Jackpot George: How One Nation defector Christensen will win even if he loses

George Christensen will earn a $105,000 payout even if loses at the upcoming federal election.

Apr 13, 2022, updated Apr 13, 2022
George Christensen is likely to pocket $105,000 even if he loses at the election (AAP Image/Mick Tsikas)

George Christensen is likely to pocket $105,000 even if he loses at the election (AAP Image/Mick Tsikas)

The maverick politician, who had resigned as LNP MP before announcing he would stand for One Nation in the senate, would be entitled to a one-off resettlement payment if he failed to win a seat.

The payment is made even if an MP resigns from the House of Representatives to contest a senate seat and loses, as is the case with Christensen.

The same benefit would be paid to Labor’s Kristina Kenneally who is leaving the senate to contest the NSW seat of Fowler.

Even Christensen believed it was unlikely he would win.

The One Nation strategy of putting Christensen third, behind One Nation leader Pauline Hanson and former Adani executive Raj Guruswami, is likely to bolster votes for the minority party but not give Christensen enough votes to win.

According to analyst Antony Green, One Nation would need either a massive vote below the line (for individual candidates) or an above-the-line vote (for the party) of up to 35 per cent. One Nation’s previous highest Queensland vote was 14.8 per cent in 1998, according to Green.

Hanson confirmed Christensen’s recruitment, saying: “Everybody knows who George Christensen is. He is a fighter for Queensland and has done so in parliament for many years.”

“I am proud to actually see that George now has joined One Nation’s team.”

Christensen, who was the MP for the safe LNP Queensland seat of Dawson, had planned to retire from politics and recently quit the LNP.

He expressed his disenchantment with the LNP’s direction, its net-zero climate pledge and “destructive pandemic policies” and said he and One Nation had similar political passions.

“The push for net-zero, I think is going to mean Net Zero jobs in regions like Central Queensland in North Queensland,” Mr Christensen said.

“I’m passionate about vaccine mandates, the response to governments around Covid which was a complete and utter overreach, blowing up freedoms and rights and all the rest of it, jobs in the economy – for a virus with a 0.27 per cent infection fatality rate”

He conceded it would be difficult for him to win the Senate seat, but insisted there was a prospect.

“It’s difficult. I will admit that it’s difficult, you know, but as I said, if the job that I do is to ensure that Pauline gets across the line that that’s the job done,” he said.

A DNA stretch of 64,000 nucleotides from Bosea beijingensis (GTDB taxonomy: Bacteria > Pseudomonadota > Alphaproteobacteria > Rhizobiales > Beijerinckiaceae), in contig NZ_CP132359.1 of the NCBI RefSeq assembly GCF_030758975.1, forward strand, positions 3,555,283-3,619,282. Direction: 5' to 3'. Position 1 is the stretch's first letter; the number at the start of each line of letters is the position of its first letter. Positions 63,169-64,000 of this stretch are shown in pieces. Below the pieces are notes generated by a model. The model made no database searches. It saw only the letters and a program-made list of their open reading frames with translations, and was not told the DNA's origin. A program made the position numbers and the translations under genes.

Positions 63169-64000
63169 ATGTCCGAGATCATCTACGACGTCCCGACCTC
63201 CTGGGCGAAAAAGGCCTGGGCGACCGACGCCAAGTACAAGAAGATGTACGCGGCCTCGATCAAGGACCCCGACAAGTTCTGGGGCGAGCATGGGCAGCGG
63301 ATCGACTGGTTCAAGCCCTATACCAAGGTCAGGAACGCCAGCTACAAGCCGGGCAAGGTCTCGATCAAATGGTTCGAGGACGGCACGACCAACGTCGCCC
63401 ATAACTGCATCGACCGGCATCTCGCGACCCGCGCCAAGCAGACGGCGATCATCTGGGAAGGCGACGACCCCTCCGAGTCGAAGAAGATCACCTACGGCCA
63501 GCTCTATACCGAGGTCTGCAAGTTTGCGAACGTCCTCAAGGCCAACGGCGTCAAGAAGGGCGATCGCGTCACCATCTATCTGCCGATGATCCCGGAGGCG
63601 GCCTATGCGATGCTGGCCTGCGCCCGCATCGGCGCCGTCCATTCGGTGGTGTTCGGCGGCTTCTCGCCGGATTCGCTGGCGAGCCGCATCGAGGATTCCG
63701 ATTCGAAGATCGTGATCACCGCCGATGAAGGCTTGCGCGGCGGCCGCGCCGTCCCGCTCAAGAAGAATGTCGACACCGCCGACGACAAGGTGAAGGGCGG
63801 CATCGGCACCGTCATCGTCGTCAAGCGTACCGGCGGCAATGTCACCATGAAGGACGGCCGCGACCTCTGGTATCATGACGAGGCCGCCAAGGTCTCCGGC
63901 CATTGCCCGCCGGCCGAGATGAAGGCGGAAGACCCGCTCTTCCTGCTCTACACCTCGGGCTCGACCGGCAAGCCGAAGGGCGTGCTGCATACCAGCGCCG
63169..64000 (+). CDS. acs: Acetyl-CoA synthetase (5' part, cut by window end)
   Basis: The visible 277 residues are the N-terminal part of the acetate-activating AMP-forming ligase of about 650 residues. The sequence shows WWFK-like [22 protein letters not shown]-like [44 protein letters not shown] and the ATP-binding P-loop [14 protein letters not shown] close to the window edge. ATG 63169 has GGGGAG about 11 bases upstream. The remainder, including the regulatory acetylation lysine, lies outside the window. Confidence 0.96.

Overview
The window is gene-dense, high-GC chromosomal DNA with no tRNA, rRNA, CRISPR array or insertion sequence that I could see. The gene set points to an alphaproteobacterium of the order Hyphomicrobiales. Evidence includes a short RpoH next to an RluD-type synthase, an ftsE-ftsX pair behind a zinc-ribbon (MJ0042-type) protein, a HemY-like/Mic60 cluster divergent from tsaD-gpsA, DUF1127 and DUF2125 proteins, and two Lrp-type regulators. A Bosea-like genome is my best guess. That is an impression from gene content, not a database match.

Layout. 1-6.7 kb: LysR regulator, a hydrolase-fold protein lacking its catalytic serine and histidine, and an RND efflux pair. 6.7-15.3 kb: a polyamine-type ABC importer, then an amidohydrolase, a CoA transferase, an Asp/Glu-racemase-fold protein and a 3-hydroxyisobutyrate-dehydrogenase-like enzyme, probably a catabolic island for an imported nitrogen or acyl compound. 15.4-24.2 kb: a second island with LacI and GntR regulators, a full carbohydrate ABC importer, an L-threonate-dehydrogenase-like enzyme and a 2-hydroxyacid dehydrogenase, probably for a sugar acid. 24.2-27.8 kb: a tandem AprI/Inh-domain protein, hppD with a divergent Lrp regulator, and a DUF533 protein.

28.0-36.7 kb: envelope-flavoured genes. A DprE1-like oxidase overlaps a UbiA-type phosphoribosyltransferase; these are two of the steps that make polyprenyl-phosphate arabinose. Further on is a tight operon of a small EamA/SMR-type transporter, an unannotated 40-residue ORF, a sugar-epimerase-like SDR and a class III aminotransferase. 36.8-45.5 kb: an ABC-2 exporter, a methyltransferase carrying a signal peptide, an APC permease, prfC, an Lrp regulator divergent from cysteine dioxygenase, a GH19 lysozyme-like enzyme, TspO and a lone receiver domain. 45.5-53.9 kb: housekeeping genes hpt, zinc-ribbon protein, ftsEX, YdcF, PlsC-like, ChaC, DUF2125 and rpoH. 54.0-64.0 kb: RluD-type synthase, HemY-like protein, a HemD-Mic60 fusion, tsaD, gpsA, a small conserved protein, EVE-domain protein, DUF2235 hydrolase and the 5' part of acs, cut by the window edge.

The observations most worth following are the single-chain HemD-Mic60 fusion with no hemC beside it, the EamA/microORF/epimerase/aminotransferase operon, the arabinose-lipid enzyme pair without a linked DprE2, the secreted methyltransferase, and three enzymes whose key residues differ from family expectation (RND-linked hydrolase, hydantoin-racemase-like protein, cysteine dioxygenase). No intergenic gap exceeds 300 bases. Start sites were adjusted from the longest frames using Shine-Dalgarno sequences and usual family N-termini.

LNP Senator Matt Canavan said while he understood Christensen might have been upset with some party room decisions, change had to be fought for.

“It is a desertion,” the fellow Queenslander told Nine Network.

“You don’t go off and speak to a minor party.”

Asked if Christensen could threaten his Queensland upper house seat, Senator Canavan said he took nothing for granted.

“Ultimately you don’t have job security … It’s up to the voters,” he said.

“But I love a fight, I don’t shirk from a fight.”

One Nation on Wednesday said it would field candidates in 151 lower house electorates across the nation.

Deputy Prime Minister Barnaby Joyce accused the former LNP member of disrespecting his community.

“Of course we are disappointed, any party would be disappointed, that goes without saying. That’s life,” Joyce said on Wednesday.

He said the many party members in Mackay had shown “incredible loyalty”, but had been disrespected by Christensen.

“It’s really important you respect people. When they voted for you they saw your name on the ticket and they saw your brand LNP … you’ve got to respect it.”

The inclusion of Guruswamy on the One Nation ticket also provides some grist. One Nation had initially been against the coal mine project but Adani made a donation to the party of $15,000 in 2019 when the political brawling over the mine’s approval was its worst. It also donated to the LNP.

Guruswamy was Adani’s general manager of corporate affairs in Australia and has been quoted in The Guardian claiming that some of the opposition against the mine was based on racism, which he also considered may have been a factor in his career advancement.

“As a guy coming in as an Indian-born, naturalised Australian for the last 24 years, I’ve gone through certain jobs and other areas [where] I felt sometimes like, ‘Man, is it because I’ve an Indian background I’m not moving forward in my life?’,” he told The Guardian.

-with AAP

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